"pillar" type stand – to a concrete floor. It has served me well for
many years and I roll a lot of ingots down.

You can use either lead anchor shields and lag bolts or “thunder
bolt” cement anchor screws, or rawl pins to hole everything in place.
Masonry anchors can all be found at home centers and hardware stores.
Each anchor type requires specific bolt and hole sizes.

Whatever you use will undoubtedly necessitate the drilling of holes
in the concrete or cement. You can use either a home shop hammer
drill and masonry bit (or even a standard drill and masonry bit) or
you can rent a large hammer drill from a rental place-even Home

I would recommend using large steel fender washers between the bolt
head and the mounting lug or hole on the stand. This will help with
stability. You can also use these washers to shim under the mounting
lug/hole on the stand, should the floor be uneven.

Good luck. Being able to drill into and mount things in concrete is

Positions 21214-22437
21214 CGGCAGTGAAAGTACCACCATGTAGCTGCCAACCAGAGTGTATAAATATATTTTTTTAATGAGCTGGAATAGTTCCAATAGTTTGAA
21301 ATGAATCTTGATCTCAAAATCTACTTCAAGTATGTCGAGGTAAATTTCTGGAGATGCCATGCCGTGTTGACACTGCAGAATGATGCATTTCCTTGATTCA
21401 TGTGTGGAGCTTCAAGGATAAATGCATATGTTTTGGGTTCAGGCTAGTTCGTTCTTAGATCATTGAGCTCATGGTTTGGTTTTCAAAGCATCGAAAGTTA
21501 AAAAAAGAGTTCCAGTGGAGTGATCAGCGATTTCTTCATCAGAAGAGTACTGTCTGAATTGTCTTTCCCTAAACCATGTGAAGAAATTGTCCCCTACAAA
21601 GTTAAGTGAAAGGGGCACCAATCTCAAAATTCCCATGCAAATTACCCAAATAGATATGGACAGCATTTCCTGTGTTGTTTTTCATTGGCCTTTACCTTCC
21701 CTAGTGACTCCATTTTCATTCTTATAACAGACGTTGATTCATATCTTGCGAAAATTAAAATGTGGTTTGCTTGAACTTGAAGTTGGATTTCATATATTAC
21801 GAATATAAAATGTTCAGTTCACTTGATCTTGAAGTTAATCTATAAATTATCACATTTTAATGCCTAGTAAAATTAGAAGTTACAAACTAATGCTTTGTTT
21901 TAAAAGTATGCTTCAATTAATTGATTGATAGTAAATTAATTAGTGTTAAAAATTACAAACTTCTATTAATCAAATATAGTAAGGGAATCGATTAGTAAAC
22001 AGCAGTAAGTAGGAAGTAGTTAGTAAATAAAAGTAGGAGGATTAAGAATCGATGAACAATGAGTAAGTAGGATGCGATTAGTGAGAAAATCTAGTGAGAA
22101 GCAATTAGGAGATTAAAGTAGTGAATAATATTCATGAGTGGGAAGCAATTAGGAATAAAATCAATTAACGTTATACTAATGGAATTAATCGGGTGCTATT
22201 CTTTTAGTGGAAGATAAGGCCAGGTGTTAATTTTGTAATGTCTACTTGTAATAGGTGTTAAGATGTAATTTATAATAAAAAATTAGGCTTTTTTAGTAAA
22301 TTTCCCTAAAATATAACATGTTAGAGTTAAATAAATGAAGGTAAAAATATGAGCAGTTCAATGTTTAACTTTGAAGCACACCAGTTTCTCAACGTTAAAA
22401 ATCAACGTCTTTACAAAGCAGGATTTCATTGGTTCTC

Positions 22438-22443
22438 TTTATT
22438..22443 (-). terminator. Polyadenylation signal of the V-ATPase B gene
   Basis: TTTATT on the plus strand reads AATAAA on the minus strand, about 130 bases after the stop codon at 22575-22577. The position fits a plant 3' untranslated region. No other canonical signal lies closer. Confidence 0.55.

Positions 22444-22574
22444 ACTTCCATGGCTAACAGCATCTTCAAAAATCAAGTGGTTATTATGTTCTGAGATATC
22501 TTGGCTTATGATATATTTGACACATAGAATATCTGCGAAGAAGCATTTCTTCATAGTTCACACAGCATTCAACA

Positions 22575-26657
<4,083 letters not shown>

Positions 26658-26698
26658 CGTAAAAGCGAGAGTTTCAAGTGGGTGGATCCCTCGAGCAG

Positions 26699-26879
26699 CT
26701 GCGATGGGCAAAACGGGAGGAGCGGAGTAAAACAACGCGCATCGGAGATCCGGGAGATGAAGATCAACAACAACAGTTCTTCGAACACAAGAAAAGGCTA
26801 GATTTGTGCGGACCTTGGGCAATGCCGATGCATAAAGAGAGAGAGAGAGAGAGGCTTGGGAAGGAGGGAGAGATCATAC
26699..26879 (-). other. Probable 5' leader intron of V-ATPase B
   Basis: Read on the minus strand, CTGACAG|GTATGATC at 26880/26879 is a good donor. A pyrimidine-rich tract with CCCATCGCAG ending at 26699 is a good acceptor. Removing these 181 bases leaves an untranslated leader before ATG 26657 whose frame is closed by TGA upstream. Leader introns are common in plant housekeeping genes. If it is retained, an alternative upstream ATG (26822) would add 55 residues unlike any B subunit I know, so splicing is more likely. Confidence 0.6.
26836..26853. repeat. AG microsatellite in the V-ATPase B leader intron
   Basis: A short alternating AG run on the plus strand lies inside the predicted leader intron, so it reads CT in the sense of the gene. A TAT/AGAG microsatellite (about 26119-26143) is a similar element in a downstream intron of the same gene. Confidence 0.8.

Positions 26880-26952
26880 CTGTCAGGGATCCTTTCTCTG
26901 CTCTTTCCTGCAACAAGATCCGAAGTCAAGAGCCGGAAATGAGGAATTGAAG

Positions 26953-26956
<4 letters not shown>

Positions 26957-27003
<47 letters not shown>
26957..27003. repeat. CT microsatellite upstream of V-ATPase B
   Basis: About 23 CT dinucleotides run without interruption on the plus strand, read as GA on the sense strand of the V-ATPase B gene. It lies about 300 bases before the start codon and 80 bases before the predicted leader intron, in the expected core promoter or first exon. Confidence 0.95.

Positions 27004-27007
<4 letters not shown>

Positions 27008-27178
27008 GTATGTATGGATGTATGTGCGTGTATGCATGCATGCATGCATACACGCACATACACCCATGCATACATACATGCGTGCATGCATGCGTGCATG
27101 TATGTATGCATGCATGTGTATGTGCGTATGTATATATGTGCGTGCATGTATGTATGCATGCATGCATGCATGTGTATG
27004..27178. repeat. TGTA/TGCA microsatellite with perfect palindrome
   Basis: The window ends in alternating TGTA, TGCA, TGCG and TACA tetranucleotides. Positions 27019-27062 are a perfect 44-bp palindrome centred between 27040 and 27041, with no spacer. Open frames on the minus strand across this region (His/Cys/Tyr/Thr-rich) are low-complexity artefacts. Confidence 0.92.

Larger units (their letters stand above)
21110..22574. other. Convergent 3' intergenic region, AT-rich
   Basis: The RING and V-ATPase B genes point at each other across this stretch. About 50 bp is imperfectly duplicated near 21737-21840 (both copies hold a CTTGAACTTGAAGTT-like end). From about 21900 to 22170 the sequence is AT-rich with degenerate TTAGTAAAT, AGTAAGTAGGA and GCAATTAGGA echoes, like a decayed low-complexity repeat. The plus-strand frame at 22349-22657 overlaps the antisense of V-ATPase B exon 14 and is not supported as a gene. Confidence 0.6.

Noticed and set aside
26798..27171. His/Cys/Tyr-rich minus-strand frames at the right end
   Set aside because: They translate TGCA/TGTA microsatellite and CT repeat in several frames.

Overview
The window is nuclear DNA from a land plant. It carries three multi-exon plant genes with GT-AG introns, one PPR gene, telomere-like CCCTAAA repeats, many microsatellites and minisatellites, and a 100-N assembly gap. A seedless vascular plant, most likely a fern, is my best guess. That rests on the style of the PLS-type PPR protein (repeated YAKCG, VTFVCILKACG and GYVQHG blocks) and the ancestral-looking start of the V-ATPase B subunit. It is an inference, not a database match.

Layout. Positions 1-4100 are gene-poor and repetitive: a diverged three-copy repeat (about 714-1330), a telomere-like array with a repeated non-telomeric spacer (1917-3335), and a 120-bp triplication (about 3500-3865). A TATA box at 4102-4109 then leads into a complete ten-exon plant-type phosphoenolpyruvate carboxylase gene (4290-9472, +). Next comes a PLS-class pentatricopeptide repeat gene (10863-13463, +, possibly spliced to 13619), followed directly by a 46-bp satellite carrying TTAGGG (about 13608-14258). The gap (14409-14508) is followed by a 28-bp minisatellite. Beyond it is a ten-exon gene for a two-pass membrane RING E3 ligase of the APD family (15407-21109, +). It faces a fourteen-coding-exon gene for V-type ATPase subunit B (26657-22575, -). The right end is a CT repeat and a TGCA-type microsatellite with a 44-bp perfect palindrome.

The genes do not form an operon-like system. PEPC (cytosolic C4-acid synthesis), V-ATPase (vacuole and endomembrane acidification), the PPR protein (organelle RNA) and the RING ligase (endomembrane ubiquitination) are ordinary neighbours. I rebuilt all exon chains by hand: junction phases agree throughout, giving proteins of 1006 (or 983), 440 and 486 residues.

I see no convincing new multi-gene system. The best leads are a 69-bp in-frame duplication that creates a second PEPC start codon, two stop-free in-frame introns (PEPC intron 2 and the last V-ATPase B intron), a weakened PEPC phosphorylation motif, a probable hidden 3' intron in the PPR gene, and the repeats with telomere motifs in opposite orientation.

strangely empowering…


Hi Jim,

I don’t think your suggested solution to the problem is overkill at
all. As someone mentioned, the forces that are transmitted from the
mill being cranked, and down through the stand have to be catered
for. If the stand is to be bolted into a concrete floor, then an
extremely strong fixing is required, to eliminate the problem of the
whole thing working loose in a few years’ time. The alternative
suggestion of a portable fixing made of a large area piece of wood
onto which the stand is screwed is also a good one, even better if
the wood is stood on whilst cranking the mill.